Posts Tagged "Tony Schwartz’

5 Steps to Get the Most Out of Your Day

by Derek Irvine

Coworkers walking outsideRecognize This! – Regulating your energy, rather than clocking extra hours, enables you to get more work done and done well.

Through his Energy Project Tony Schwartz has long been an innovator and instigator in the realm of how we can bring our best selves to work and sustain that level of great effort throughout the days, weeks, months and years. In light of our discussions around creating more WorkHuman cultures, it’s important to me to highlight his work.

For example, this article is powerful for framing how you can produce more and get better results at work by focusing on your “energy renewal.” Humans work on 90 minute cycles of energy, after which our energy and productivity drops. Schwartz explains that time is a finite resource, but energy can be renewed and expanded through specific rituals. We can’t get more time in the day, but we actually don’t need it.  By renewing our energy through specific techniques, we can remain at our highest level of both productivity and happiness.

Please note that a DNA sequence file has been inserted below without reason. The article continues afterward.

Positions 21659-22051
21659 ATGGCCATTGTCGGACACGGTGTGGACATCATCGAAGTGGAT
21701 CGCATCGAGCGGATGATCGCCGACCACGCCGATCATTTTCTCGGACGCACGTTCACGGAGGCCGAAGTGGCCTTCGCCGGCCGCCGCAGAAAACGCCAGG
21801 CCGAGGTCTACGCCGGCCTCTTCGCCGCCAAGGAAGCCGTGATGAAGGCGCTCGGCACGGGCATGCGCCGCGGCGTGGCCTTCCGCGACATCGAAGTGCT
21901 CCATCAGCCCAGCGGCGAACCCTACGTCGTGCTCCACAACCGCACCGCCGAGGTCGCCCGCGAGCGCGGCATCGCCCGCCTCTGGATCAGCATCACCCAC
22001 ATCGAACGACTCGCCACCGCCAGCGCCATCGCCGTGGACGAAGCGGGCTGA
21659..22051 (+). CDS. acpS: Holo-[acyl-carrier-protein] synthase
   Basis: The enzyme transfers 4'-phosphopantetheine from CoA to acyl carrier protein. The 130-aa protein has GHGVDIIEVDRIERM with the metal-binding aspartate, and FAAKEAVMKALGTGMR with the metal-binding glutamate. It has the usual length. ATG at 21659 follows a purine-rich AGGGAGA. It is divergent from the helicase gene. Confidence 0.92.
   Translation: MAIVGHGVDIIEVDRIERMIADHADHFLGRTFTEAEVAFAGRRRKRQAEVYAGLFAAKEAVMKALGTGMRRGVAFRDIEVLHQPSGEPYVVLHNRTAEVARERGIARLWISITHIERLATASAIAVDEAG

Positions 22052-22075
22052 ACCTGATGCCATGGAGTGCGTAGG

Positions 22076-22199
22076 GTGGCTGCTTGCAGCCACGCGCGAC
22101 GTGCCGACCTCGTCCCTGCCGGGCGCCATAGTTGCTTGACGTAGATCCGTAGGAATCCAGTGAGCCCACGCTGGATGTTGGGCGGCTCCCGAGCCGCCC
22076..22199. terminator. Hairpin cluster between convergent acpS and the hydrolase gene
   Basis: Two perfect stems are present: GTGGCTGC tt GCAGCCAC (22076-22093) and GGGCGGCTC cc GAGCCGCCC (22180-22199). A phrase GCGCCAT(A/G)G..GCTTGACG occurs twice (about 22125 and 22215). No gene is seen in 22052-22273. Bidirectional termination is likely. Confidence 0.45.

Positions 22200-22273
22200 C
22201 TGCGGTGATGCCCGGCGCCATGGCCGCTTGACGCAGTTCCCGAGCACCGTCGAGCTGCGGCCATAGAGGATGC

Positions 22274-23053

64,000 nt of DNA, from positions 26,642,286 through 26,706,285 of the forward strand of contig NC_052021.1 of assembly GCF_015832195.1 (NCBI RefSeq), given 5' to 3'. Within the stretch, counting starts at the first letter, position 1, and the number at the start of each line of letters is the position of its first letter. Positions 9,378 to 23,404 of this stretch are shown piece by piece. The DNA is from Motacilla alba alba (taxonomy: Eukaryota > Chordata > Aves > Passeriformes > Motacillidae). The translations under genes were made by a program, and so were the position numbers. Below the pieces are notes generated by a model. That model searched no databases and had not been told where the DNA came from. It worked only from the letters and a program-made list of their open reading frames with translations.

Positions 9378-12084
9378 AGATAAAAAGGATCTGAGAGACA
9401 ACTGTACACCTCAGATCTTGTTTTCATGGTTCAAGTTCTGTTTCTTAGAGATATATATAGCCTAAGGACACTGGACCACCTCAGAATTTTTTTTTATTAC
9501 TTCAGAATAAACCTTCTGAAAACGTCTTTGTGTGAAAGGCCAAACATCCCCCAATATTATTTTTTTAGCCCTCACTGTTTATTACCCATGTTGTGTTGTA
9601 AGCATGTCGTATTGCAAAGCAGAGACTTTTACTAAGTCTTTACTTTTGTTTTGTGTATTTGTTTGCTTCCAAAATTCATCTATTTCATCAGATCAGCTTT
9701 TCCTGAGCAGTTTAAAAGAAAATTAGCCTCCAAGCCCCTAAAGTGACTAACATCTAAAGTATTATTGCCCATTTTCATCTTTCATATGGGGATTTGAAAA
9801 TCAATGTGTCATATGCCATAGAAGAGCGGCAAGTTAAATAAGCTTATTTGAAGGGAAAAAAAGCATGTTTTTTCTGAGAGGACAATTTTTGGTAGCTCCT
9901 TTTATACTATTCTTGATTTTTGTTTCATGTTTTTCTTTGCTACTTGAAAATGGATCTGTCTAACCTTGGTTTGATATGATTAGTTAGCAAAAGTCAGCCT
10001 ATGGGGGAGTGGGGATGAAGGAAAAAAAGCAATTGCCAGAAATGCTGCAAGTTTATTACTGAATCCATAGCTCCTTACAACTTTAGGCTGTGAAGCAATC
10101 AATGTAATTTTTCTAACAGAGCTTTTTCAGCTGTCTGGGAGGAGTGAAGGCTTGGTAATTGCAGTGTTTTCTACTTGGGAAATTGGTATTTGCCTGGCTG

Here are five techniques that will keep you at your peak productivity:

1. Take effective breaks

60% of Americans don’t take time in their day to recharge.  Taking a break every 90 minutes sounds unproductive, but even a few minutes of effective rest can elevate energy levels.  Cyberloafing, (such as checking social media or personal email) does not relax and recharge you as much as 6 to 10-minute power naps, breathing exercises, or walking outside.  When your brain is not focused on a particular task and you change your environment, you can solve problems and get your most innovative ideas.

2. Sleep more at night